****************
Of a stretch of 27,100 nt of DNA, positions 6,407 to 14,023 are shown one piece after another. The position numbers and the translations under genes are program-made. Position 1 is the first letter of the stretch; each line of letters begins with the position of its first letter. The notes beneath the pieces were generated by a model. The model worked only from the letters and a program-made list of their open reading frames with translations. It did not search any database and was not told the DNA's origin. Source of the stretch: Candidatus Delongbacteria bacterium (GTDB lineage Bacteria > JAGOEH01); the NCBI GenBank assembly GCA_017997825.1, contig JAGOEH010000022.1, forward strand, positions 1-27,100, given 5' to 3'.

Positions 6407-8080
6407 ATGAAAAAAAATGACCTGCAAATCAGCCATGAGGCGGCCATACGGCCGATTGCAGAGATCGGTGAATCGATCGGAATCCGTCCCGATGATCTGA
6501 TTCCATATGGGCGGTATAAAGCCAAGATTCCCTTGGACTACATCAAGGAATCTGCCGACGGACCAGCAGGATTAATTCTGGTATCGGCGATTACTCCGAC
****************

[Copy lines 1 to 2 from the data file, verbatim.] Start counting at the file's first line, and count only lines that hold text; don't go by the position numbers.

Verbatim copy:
Of a stretch of 27,100 nt of DNA, positions 6,407 to 14,023 are shown one piece after another. The position numbers and the translations under genes are program-made. Position 1 is the first letter of the stretch; each line of letters begins with the position of its first letter. The notes beneath the pieces were generated by a model. The model worked only from the letters and a program-made list of their open reading frames with translations. It did not search any database and was not told the DNA's origin. Source of the stretch: Candidatus Delongbacteria bacterium (GTDB lineage Bacteria > JAGOEH01); the NCBI GenBank assembly GCA_017997825.1, contig JAGOEH010000022.1, forward strand, positions 1-27,100, given 5' to 3'.

Positions 6407-8080